A Quote by Thucydides on beauty, lovers, mind, simplicity, and wisdom

Two translations: For we are lovers of the beautiful, yet simple in our tastes, and we cultivate the mind without loss of manliness. We are lovers of beauty without extravagance, and lovers of wisdom without unmanliness.

Thucydides (c.460 - 400 BC)

Source: The History of the Peloponnesian War, 431—413 BC.,

Contributed by: Zaady

A Quote by Thomas Nashe on birds, country, dance, day, kiss, lovers, play, and wives

Spring Spring, the sweet Spring, is the year's pleasant king; Then blooms each thing, then maids dance in a ring, Cold doth not sting, the pretty birds do sing, Cuckoo, jug-jug, pu-we, to-witta-woo! The palm and may make country houses gay, Lambs frisk and play, the shepherds pipe all day, And we hear aye birds tune this merry lay, Cuckoo, jug-jug, pu-we, to-witta-woo! The fields breathe sweet, the daisies kiss our feet, Young lovers meet, old wives a-sunning sit; In every street these tunes our ears do greet, Cuckoo, jug-jug, pu-we, to-witta-woo! Spring! the sweet Spring!

Thomas Nashe (1567 - 1601)

Source: Spring

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A Quote by Thomas á Kempis on companions, complaints, desires, jesus, love, lovers, mind, miracles, passion, praise, and shame

Jesus hath many lovers of His heavenly kingdom, but few bearers of His Cross. He hath many seekers of comfort, but few of tribulation. He findeth many companions of His table, but few of His fasting. All desire to rejoice with Him, few are willing to undergo anything for His sake. Many follow Jesus that they may eat of His loaves, but few that they may drink of the cup of His passion. Many are astonished at His miracles, few follow after the shame of His Cross. Many love Jesus so long as no adversities happen to them. Many praise Him and bless Him, so long as they receive any comforts from Him. But if Jesus hide Himself and withdraw a little while, they fall either into complaining or into too great dejection of mind.

Thomas a Kempis (1380 - 1471)

Source: Of the Imitation of Christ

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A Quote by Publius Terence (P. Terentius Afer) on love and lovers

The quarrels of lovers are the renewal of love. -Amantium irae amoris integratio'st

Terence (190 - 159 BC)

Source: Andria

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A Quote by Stephen King on duty, enemies, friendship, lies, lovers, and truth

Only enemies speak the truth; friends and lovers lie endlessly, caught in the web of duty.

Stephen King (1947 -)

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A Quote by Sir William Davenant on beauty, blindness, death, doubt, knowledge, life, love, lovers, philosophy, poets, sorrow, and time

To a Mistress Dying Lover. YOUR beauty, ripe and calm and fresh As eastern summers are, Must now, forsaking time and flesh, Add light to some small star. Philosopher. Whilst she yet lives, were stars decay'd, Their light by hers relief might find; But Death will lead her to a shade Where Love is cold and Beauty blind. Lover. Lovers, whose priests all poets are, Think every mistress, when she dies, Is changed at least into a star: And who dares doubt the poet wise? Philosopher. But ask not bodies doom'd to die To what abode they go; Since Knowledge is but Sorrow's spy, It is not safe to know.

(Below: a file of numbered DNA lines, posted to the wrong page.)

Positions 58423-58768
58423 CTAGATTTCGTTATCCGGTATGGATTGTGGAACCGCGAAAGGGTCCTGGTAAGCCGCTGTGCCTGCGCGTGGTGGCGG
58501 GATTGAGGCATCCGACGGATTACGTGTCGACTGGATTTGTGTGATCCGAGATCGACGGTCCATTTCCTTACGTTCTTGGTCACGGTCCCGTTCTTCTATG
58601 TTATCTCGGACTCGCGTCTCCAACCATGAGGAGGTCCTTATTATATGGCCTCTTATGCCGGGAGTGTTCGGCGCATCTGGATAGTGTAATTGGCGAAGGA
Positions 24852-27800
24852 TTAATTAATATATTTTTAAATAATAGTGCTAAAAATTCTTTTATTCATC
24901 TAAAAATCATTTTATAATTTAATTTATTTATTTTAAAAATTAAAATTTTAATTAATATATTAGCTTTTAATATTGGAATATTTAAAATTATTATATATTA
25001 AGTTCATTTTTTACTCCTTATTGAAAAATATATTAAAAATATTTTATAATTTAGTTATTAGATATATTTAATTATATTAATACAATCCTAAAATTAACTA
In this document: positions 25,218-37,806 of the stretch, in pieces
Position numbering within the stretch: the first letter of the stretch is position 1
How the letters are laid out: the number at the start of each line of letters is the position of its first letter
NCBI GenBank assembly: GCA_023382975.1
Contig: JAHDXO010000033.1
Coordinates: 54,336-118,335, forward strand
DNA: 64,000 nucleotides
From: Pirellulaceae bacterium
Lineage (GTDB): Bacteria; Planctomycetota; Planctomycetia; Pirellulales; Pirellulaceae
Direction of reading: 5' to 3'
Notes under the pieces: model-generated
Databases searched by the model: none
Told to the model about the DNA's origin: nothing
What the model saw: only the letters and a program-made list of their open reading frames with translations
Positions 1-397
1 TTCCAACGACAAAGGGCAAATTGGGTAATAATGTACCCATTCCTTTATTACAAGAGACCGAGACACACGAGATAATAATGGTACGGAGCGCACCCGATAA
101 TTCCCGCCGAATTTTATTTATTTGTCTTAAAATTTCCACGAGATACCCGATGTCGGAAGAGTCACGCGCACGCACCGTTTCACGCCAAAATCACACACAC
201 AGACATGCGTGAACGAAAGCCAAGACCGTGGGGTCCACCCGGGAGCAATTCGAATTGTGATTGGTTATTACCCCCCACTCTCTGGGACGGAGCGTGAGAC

Sir William Davenant (1606 - 1668)

Contributed by: Zaady

A Quote by Sir Walter Scott on love and lovers

Her blue eyes sought the west afar, For lovers love the western star.

Sir Walter Scott (1771 - 1832)

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A Quote by Robertson Davies on books, drugs, lies, lovers, people, reality, and thought

Book lovers are thought by unbookish people to be gentle and unworldly, and perhaps a few of them are so. But there are others who will lie and scheme and steal to get books as wildly and unconscionably as the dope-taker in pursuit of his drug. They may not want the books to read immediately, or at all; they want them to possess, to range on their shelves, to have at command. They want books as a Turk is thought to want concubines - not to be hastily deflowered, but to be kept at their master's call, and enjoyed more often in thought than in reality.

Robertson Davies (1913 - 1995)

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A Quote by Robert Browning on crime, delay, frustration, life, losing, lovers, vices, virtue, and worth

I hear you reproach, "But delay was best, For their end was a crime." Oh, a crime will do As well, I reply, to serve for a test As a virtue golden through and through, Sufficient to vindicate itself And prove its worth at a moment's view! . . . . . . Let a man contend to the uttermost For his life's set prize, be it what it will! The counter our lovers staked was lost As surely as if it were lawful coin; And the sin I impute to each frustrate ghost Is-the unlit lamp and the ungirt loin, Though the end in sight was a vice, I say.

Robert Browning (1812 - 1889)

Source: The Statue and the Bust.

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A Quote by Ralph Waldo Emerson on books, life, lovers, parenthood, and passion

There are books . . . which take rank in your life with parents and lovers and passionate experiences, so medicinal, so stringent, so revolutionary, so authoritative.

Ralph Waldo Emerson (1803 - 1882)

Contributed by: Zaady

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